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SayWhat?

Editorials featured in the Forum section are solely the opinions of their individual authors.

“We can’t afford it.”

Any student trying to create change on campus has probably heard this line from the university administration before, whether while working on increasing the quality of dining on campus, decreasing the prices at campus-owned stores, or fighting for janitorial staff to have access to university libraries and athletics facilities.

But is it true? Would you know?

In 2002, the Progressive Student Alliance (PSA) pursued an “Open The Books” campaign to attempt to have the university disclose more financial information to its students. As part of this group, we, alongside groups such as the Women’s Center and College Republicans, demanded accountability for how students’ money was being spent.

PSA also pursued making student government more transparent. We hoped that student government could lead by example. Quinten Steenhuis (H&SS ’04) introduced the Freedom of Information Act in 2002 and, one veto and rewrite later, a meeker version was almost unanimously passed by Student Senate in 2004.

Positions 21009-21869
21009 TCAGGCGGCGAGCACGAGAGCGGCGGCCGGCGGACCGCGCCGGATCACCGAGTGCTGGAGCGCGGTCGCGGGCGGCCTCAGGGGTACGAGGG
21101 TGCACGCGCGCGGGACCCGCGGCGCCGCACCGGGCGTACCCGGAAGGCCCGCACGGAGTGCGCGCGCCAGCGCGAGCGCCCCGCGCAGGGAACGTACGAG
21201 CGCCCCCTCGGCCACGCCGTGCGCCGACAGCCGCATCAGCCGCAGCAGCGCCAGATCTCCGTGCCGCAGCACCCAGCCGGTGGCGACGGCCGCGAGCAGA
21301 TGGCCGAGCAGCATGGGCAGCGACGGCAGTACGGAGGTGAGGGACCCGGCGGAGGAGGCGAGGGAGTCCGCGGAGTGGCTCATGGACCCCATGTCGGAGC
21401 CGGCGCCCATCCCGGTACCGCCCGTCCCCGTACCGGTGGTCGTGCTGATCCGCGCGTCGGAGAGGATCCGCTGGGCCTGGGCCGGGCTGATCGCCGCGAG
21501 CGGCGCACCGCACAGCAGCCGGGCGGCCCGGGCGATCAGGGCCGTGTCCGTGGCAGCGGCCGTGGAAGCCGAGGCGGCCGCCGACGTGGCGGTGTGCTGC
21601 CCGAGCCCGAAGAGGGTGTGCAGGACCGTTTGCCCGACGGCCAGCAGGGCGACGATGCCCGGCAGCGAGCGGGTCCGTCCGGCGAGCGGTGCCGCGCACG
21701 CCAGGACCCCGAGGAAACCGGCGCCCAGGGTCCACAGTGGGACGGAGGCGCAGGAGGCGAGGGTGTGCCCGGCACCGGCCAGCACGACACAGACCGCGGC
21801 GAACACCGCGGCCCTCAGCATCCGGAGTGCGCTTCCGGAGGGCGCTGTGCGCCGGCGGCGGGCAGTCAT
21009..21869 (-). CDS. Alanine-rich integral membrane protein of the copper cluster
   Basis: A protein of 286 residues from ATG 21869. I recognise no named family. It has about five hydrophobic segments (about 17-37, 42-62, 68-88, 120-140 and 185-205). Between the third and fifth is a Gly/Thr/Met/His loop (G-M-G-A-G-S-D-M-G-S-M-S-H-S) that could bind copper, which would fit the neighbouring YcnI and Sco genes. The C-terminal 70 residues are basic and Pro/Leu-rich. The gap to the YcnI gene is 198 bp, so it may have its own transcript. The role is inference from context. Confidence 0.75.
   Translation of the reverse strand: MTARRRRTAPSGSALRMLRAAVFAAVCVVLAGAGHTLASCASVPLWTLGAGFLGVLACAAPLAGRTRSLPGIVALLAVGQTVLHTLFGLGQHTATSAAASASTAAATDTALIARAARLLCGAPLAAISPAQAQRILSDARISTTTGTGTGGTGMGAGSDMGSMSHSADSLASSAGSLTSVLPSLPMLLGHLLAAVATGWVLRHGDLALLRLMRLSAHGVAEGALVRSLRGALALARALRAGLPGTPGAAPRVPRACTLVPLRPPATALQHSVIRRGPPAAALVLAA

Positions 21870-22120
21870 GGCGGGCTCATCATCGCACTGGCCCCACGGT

In terms of student government, this is all ancient history. But I would like to congratulate the incoming student government on the occasion of their election. I would also like to make a challenge: Think beyond the activities fee.

Whether it’s being paid for via work, grants, loans, or rich parents, over $46,000 passes hands every year for every resident student attending Carnegie Mellon. When you look at that figure, though, you realize that the student activities fee is, quite literally, based on an error in rounding.

Carnegie Mellon students can’t afford to miss the big picture. While I could sit here and tout the university policy/student government line as to why tuition and the activities fee are completely different, the reality is that the distinction is artificial. How the university spends its — nay, how it spends your — money affects each and every one of you.

Don’t feel like you should wait for student government to come around before you make your voice heard. Deans, vice presidents, and even President Cohon all meet with students, and you all can, and should, be voicing your thoughts and concerns to them directly. If you’re so inclined, you can also contact your representatives in student government.

If enough students do this, perhaps one day student government will learn to follow the lead of the students and start caring about issues of significance, instead of mere rounding error.

Daniel Papasian
H&SS, 2006